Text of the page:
Develop, with existing tools, at least one efficient diagnostic instrument (i.e., briefer, less time intensive) that is valid in diverse populations for use in large-scale studies by 2011.

IACC Recommended Budget: $5,300,000 over 2 years

Funding 2008

1.1
$75,000
2 projects

Funding 2009

1.1
$4,728,120
15 projects

Funding 2010

1.S.A
$4,963,192
15 projects

Funding 2011

1.S.A
$2,387,955
8 projects

Funding 2012

1.S.A
$2,214,544
8 projects

Funding 2013

1.S.A
$3,200,652
10 projects

Funding 2014

1.S.A
$1,869,651
5 projects

Funding 2015

1.S.A
$0
0 projects

Funding Total


$19,439,114

Validate and improve the sensitivity and specificity of new or existing screening and diagnostic tools, including comparative studies of general developmental screening versus autism-specific screening tools, in both high-risk and population-based samples, including those from resource-poor international settings and those that are diverse in terms of age, socio-economic status, race, ethnicity, gender, characteristics of ASD, and general level of functioning by 2012.

IACC Recommended Budget: $5,400,000 over 3 years

Funding 2008

1.2
$1,246,922
8 projects

Funding 2009

1.S.B
$3,973,712
11 projects

Funding 2010

1.S.B
$2,443,557
11 projects

Funding 2011

1.S.B
$1,120,246
10 projects

Funding 2012

1.S.B
$2,255,138
13 projects

Funding 2013

1.S.B
$3,634,193
20 projects

Funding 2014

1.S.B
$5,818,053
20 projects

Funding 2015

1.S.B
$5,508,851
19 projects

Funding Total


$26,000,672

Conduct at least three studies to identify reasons for the health disparities in accessing early screening and diagnosis services, including identification of barriers to implementation of and access to screening, diagnosis, referral, and early intervention services among diverse populations, as defined by socioeconomic status, race, ethnicity, and gender of the child, by 2012.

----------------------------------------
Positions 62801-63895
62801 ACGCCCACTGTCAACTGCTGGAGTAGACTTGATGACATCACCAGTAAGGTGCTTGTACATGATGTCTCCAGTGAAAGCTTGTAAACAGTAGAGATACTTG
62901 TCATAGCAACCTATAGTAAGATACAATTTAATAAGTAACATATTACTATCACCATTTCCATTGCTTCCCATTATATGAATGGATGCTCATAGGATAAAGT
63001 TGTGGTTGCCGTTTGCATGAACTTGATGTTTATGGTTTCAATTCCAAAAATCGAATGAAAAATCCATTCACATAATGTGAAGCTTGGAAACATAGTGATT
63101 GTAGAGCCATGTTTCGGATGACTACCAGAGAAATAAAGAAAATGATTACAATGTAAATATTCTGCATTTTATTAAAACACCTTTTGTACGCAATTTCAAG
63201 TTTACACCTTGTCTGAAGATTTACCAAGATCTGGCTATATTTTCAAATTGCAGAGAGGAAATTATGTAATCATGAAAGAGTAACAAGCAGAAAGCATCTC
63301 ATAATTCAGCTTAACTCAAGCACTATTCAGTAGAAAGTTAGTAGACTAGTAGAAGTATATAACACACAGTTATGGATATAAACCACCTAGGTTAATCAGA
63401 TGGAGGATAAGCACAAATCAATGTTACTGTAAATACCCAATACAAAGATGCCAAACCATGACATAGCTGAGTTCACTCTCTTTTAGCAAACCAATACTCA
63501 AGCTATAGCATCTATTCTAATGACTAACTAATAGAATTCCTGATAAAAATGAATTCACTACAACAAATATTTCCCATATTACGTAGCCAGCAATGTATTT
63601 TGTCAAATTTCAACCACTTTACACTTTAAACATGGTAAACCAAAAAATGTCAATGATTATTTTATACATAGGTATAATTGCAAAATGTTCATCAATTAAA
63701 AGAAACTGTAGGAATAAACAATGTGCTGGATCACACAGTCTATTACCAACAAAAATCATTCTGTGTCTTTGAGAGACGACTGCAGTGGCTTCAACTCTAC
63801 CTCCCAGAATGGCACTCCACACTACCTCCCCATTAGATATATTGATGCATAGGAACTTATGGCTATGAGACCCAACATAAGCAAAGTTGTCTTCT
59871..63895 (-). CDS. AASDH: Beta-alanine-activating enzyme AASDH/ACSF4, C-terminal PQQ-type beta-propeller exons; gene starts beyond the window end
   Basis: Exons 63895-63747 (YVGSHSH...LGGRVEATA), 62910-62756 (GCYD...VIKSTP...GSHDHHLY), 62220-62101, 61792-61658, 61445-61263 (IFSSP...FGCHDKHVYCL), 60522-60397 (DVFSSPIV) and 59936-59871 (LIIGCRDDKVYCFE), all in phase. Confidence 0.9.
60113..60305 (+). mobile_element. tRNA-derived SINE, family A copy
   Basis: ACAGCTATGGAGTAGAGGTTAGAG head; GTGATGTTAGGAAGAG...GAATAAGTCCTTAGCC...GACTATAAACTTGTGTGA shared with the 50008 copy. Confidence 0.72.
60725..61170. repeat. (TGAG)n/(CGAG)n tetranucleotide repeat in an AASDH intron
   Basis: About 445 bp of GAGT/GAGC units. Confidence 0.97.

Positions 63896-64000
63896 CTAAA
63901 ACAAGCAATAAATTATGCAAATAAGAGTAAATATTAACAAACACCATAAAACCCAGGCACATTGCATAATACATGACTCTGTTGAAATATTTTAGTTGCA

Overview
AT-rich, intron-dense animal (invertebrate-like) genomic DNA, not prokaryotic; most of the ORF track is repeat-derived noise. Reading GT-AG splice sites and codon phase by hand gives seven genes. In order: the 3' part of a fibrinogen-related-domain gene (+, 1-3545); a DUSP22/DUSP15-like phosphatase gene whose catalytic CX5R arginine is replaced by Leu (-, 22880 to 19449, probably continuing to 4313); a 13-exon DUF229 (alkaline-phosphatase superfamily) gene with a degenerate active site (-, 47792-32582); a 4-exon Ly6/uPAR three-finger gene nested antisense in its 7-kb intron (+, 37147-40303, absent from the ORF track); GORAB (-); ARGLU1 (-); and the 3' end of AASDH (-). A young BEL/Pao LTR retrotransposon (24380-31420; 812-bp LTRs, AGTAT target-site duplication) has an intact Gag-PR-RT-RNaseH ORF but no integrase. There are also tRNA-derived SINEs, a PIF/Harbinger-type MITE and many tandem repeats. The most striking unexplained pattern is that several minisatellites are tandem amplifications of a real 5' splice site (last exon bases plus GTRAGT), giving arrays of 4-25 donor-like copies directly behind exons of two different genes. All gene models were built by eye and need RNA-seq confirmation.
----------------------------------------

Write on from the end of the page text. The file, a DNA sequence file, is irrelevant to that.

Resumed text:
IACC Recommended Budget: $2,000,000 over 2 years

Funding 2008

N/A

Funding 2009

1.S.C
$139,072
1 project

Funding 2010

1.S.C
$0
0 projects

Funding 2011

1.S.C
$28,000
1 project

Funding 2012

1.S.C
$629,521
3 projects

Funding 2013

1.S.C
$1,038,848
5 projects

Funding 2014

1.S.C
$4,853,426
10 projects

Funding 2015

1.S.C
$5,209,450
13 projects

Funding Total


$11,898,317

Conduct at least two studies to understand the impact of early diagnosis on choice of intervention and outcomes by 2015.

IACC Recommended Budget: $6,000,000 over 5 years

Funding 2008

N/A

Funding 2009

1.S.D
$0
0 projects

Funding 2010

1.SD
$0
0 projects

Funding 2011

1.S.D
$0
0 projects

Funding 2012

1.S.D
$0
0 projects

Funding 2013

1.S.D
$0
0 projects

Funding 2014

1.S.D
$1,099,280
1 project

Funding 2015

1.S.D
$1,167,043
2 projects

Funding Total


$2,266,323

Conduct at least one study to determine the positive predictive value and clinical utility (e.g., prediction of co-occurring conditions, family planning) of chromosomal microarray genetic testing for detecting genetic diagnoses for ASD in a clinical setting by 2012.

IACC Recommended Budget: $9,600,000 over 5 years

Funding 2008

N/A

Funding 2009

N/A

Funding 2010

1.S.E
$2,180,042
3 projects

Funding 2011

1.S.E
$690,019
1 project

Funding 2012

1.S.E
$1,273,122
4 projects

Funding 2013

1.S.E
$983,936
3 projects

Funding 2014

1.S.E
$0
0 projects

Funding 2015

1.S.E
$689,203
1 project

Funding Total


$5,816,322

Convene a workshop to examine the ethical, legal, and social implications of ASD research by 2011. The workshop should define possible approaches for conducting future studies of ethical, legal, and social implications of ASD research, taking into consideration how these types of issues have been approached in related medical conditions.

IACC Recommended Budget: $35,000 over 1 year
*completed in 2011

Funding 2008

N/A

Funding 2009

N/A

Funding 2010

1.S.F
$0
0 projects

Funding 2011

1.S.F*
$71,489
1 project

Funding 2012

1.S.F*
$0
0 projects

Funding 2013

1.S.F*
$0
0 projects

Funding 2014

1.S.F*
$0
0 projects

Funding 2015

1.S.F*
$0
0 projects